PUERTO RICO (CBSMiami/AP) - President Donald Trump has approved an emergency declaration in Puerto Rico following a magnitude 6.4 earthquake that struck Tuesday morning.
The declaration authorizes FEMA to coordinate all disaster relief efforts and provide appropriate assistance for required emergency measures to save lives and protect property.
The Federal Emergency Management Agency announced aid has been made available to supplement local response efforts.
Cars, cots and plastic chairs have became temporary beds for hundreds of families who lost their homes in the strongest quake to hit Puerto Rico in more than 100 years.
The quake killed one person, injured nine others and knocked out power across the U.S. territory, and a majority of Puerto Ricans remained without electricity Wednesday.
Nearly 750 people were staying in government shelters in the island's southwest region as Gov. Wanda Vázquez declared a state of emergency and activated the National Guard. She also pleaded with residents to remain clam and prepare for aftershocks.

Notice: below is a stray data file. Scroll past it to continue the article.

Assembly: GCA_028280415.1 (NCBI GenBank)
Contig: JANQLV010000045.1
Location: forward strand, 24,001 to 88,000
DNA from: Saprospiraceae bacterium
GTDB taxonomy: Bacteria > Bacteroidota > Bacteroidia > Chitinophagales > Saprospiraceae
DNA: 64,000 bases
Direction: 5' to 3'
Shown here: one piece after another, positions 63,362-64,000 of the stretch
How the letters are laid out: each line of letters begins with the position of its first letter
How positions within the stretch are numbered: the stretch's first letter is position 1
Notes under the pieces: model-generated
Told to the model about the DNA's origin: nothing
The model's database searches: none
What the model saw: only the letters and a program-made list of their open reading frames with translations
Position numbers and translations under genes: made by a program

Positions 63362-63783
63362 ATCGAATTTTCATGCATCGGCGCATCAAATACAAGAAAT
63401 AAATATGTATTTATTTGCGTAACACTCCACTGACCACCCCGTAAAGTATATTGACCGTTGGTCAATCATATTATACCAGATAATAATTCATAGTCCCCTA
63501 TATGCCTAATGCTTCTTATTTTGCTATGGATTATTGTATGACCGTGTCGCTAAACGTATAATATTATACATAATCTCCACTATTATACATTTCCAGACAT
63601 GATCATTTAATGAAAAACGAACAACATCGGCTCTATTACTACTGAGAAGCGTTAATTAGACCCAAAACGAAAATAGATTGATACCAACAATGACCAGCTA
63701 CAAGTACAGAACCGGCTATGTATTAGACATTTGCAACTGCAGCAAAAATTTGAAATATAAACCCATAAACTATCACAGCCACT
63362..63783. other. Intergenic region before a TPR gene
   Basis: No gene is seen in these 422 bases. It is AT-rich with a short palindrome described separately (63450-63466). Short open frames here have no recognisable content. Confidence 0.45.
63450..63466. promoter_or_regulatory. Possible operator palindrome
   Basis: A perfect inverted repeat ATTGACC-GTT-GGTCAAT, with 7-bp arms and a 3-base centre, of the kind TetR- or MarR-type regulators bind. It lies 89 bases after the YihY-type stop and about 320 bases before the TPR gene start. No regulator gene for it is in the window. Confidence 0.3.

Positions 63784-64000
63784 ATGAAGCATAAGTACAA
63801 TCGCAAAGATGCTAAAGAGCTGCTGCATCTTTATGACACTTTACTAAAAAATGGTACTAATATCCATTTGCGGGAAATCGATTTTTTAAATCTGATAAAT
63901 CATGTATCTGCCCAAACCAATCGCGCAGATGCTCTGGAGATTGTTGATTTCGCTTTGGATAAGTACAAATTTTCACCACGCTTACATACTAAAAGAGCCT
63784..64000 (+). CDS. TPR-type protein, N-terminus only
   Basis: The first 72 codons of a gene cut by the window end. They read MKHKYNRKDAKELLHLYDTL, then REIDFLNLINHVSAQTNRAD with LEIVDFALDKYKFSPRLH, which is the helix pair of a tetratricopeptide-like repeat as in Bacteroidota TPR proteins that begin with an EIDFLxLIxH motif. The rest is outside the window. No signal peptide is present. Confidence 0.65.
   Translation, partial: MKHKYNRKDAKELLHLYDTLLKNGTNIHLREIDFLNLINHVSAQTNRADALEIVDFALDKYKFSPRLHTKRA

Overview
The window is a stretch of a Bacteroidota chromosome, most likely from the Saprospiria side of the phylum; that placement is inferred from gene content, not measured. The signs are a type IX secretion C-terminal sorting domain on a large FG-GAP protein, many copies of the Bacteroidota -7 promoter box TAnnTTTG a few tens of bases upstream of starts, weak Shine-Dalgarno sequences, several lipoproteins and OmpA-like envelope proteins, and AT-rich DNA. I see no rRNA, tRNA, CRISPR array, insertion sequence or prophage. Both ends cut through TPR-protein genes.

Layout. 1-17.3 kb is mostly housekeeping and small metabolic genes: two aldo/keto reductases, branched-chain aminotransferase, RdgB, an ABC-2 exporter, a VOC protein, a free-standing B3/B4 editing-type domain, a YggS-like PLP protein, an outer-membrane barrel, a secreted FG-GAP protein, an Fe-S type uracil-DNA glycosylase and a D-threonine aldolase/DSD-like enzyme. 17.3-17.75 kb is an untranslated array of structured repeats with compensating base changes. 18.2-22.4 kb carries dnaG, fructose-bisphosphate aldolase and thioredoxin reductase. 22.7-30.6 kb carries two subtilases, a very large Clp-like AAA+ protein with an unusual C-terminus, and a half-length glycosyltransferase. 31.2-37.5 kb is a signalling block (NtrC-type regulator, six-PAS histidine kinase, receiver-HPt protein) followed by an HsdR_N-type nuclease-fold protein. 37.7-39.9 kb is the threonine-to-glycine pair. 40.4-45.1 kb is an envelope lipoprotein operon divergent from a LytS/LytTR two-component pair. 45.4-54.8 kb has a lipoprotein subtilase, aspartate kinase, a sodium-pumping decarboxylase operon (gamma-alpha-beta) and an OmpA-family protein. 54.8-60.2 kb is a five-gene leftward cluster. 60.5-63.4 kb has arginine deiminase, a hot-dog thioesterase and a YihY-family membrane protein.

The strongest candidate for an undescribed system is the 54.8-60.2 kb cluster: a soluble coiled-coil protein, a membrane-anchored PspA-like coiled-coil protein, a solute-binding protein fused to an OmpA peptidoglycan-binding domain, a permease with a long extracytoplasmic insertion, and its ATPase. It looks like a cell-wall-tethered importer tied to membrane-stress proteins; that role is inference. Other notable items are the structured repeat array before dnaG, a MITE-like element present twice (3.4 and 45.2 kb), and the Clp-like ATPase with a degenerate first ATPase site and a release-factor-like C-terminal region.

The quake was the strongest and likely the most damaging of hundreds of temblors that have struck the island since December 28.
Terrified of sleeping indoors as aftershocks continue, neighbors put mattresses in their front yards while others spent the night Tuesday under white tents and tarps.
Riko Gonzalez and his parents were asleep in their home in Yauco, near Indios, when the quake struck. They scurried out of the house as dishes tumbled to the kitchen floor, he said.
Hundreds of aftershocks have hit the area in the past few days.
"People are afraid to go to bed, to then be woken up to worse earthquakes than the day before," Gonzalez said.
Much of Puerto Rico is still without power Wednesday as engineers work to restore it in phases, however, it has been restored in most hospitals, and crews are working to fully restore it by the weekend.
Classes won't resume across the island until crews inspect all schools and confirm buildings are safe for students, education officials announced.
The earthquakes come after Hurricane Maria devastated the US territory in September 2017. Many in southern Puerto Rico said the earthquakes' damage was worse.
"There's no warnings for this," Puerto Rico Police Commissioner Henry Escalera said of the earthquakes. "A hurricane gives us time to plan ahead."
When asked what concerns him the most about the quakes' aftermath, he said, "That homes will not be safe to live in and the possibility of a collapse that will cause a person's death or serious injuries."
(© Copyright 2020 CBS Broadcasting Inc. All Rights Reserved. The Associated Press and CNN contributed to this report.)
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